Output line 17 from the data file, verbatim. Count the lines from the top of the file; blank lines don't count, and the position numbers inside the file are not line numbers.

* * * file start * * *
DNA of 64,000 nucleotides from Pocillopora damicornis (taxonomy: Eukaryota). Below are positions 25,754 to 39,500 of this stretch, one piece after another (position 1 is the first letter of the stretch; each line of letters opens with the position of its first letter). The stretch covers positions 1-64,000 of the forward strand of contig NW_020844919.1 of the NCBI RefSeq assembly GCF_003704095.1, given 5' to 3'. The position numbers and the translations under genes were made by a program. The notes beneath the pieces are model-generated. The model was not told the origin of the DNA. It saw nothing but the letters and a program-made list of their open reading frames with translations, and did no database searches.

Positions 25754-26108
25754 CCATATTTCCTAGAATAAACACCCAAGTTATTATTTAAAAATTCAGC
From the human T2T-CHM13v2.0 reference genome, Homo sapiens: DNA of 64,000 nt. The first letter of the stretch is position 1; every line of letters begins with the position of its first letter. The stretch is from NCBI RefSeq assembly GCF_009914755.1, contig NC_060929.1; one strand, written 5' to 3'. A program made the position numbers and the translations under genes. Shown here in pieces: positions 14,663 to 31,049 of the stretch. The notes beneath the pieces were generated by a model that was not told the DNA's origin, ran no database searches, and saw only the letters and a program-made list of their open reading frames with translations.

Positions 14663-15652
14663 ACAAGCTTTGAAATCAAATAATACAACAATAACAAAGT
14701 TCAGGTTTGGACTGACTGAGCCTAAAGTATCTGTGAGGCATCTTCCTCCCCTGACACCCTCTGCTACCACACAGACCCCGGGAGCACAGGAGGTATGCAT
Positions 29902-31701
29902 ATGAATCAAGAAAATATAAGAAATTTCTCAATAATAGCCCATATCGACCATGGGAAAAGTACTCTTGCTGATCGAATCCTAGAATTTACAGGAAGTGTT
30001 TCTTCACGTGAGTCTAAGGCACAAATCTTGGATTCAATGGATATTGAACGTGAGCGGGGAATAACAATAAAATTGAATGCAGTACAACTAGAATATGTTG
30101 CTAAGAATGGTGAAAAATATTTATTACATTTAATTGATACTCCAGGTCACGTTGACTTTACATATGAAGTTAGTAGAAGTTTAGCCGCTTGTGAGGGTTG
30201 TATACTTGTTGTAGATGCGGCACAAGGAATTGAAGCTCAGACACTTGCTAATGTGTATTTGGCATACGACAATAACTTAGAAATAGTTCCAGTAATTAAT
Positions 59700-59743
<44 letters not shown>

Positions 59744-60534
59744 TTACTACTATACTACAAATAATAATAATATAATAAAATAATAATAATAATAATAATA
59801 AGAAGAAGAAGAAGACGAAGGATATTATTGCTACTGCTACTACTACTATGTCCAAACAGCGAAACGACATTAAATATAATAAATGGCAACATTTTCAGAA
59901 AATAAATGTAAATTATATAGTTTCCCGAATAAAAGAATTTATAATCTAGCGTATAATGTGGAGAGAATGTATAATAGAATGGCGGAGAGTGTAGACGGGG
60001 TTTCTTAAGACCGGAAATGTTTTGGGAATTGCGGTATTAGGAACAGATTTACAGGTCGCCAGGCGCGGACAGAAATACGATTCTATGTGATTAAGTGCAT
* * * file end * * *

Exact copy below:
59801 AGAAGAAGAAGAAGACGAAGGATATTATTGCTACTGCTACTACTACTATGTCCAAACAGCGAAACGACATTAAATATAATAAATGGCAACATTTTCAGAA